Bahamas Broker: We've Addressed $120k Fine Woes


Tribune Business Editor


A Bahamas-based broker/dealer yesterday said it had implemented multiple reforms to address legal breaches that resulted in a $120,000 fine from local regulators.

Guy Gentile, pictured, head of Bay Street-based Swiss-America Securities, told Tribune Business that "many changes" have been made to the company's compliance regime after the Securities Commission identified failings in its customer due diligence processes and record-keeping procedures.

"The firm and myself take SCB (Securities Commission of the Bahamas) regulations very seriously, and have made many changes to further our compliance goals," Mr Gentile said in an e-mailed response to Tribune Business's inquiries. "This settlement is from an audit nearly three years ago. It made sense to settle at $120,000. We are happy with the outcome."

However, the four-page settlement agreement with the Securities Commission, dated August 30, 2018, said Swiss-America's initial March 22 response to the findings of the regulator's investigation was to describe the alleged breaches as "unfounded". It also called for reductions in the penalties proposed by the capital markets and investment funds regulator.

Mr Gentile's company subsequently met with the Securities Commission on July 25, 2018, and "agreed to accept sanctions imposed". Swiss-America Securities also submitted a letter five days' later setting out how it planned to come into compliance and address its deficiencies.

"During May 2016 the Commission conducted an inspection for cause and discovered breaches further outlined in the report," the settlement agreement said.

"The issues revealed in the report primarily concerned Swiss-America Securities' operations and the failure to ensure full compliance with the provisions of the Act, including KYC (Know Your Customer) issues, maintenance of books and records, and failing to notify the Commission of material changes."

The Securities Commission's report was based on its examination of Swiss-America Securities' records, and interviews with its employees. The regulator said the violations of Bahamian securities laws were "contrary to the public interest", and that Mr Gentile's company "accepts responsibility for its non-compliance."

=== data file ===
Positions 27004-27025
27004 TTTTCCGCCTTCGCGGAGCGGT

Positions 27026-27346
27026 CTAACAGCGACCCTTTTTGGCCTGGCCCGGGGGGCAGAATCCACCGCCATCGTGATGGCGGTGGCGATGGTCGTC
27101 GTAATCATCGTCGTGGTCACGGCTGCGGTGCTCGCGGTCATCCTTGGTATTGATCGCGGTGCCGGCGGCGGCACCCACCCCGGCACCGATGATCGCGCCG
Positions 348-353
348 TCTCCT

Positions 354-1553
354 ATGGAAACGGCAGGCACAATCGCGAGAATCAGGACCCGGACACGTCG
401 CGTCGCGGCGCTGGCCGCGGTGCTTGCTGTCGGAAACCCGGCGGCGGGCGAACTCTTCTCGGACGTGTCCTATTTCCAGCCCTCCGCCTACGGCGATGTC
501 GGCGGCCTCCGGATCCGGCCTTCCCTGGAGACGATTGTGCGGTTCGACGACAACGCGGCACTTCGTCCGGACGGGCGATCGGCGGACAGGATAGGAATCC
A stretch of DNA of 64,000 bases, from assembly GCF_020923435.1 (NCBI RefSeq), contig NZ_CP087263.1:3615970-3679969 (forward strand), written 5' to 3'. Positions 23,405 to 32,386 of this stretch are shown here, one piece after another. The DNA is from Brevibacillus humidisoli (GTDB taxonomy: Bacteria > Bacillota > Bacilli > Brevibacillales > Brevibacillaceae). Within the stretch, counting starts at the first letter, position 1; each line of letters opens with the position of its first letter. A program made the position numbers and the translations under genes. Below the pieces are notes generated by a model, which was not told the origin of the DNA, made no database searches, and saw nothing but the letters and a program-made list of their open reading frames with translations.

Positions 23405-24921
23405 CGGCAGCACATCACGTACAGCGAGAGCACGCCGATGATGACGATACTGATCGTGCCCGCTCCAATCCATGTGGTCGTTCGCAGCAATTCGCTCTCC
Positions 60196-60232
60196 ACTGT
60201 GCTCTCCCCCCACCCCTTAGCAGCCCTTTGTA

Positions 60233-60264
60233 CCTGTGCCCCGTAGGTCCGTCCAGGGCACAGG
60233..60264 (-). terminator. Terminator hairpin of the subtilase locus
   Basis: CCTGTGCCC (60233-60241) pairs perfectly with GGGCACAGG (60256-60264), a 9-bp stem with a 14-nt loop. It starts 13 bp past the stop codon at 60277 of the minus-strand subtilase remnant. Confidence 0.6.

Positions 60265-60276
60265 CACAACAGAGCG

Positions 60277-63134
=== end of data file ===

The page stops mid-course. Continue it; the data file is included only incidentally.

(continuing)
The fines were spread over 10 failings, which included not verifying client accounts; not conducting KYC and risk monitoring of clients; failing to provide details on insurance coverage and an outsourcing agreement; and not notifying the Securities Commission of its name change and Mr Gentile's involvement as defendant in a criminal case in the US.

That case was dismissed because it was time or "statute" barred. Mr Gentile has enjoyed a somewhat colourful stay in the Bahamas, with Tribune Business reporting in 2016 how he and his broker/dealer, based in the Elizabeth on Bay Plaza on Bay Street, were allegedly used as "bait" by the Federal Bureau of Investigations (FBI) to help snare numerous international securities fraudsters.

Mr Gentile claimed that he and his Bahamian businesses were "forced" to play key roles in undercover 'sting' operations targeting criminals earning millions of dollars from market manipulation scams.

Their participation even extended to the 'bugging', both by video and sound, of Swiss-America's Bahamian head office in a successful bid to gain evidence against a Canadian fraudster who subsequently pleaded guilty to the charges against him.

The allegations were contained in documents filed with the New Jersey federal courts as part of Mr Gentile's successful bid to have an eight-year old case against him dismissed.

The Swiss-America Securities principal alleged that US federal authorities have resuscitated the case matter after he refused to continue acting as a 'co-operating witness' or 'undercover agent' for them.

He said he had been forced to spend almost four years in such a role, going 'above and beyond' what was required of him in 2012 in return for supposedly having the reborn charges against him dropped back then.

Forced to act as a "co-operating witness", Mr Gentile essentially alleged that he became 'too good' in his new 'job', delivering evidence that resulted in numerous successful prosecutions, jail sentences and multi-million dollar fines against US targets.

As a result, he claimed the FBI and US federal prosecutors were reluctant to release him from this work, with his decision to walk away sparking the re-filing of charges against him.

Mr Gentile also attracted international media coverage after his Russian-born, model girlfriend, Kristina Kuchma, 24, in a fit of rage drove his Mercedes S400 hybrid into the pool at his Ocean Club home after he ended their 18-month relationship by text and allegedly reneged on a promise to provide $50,000 for one of her business ventures.


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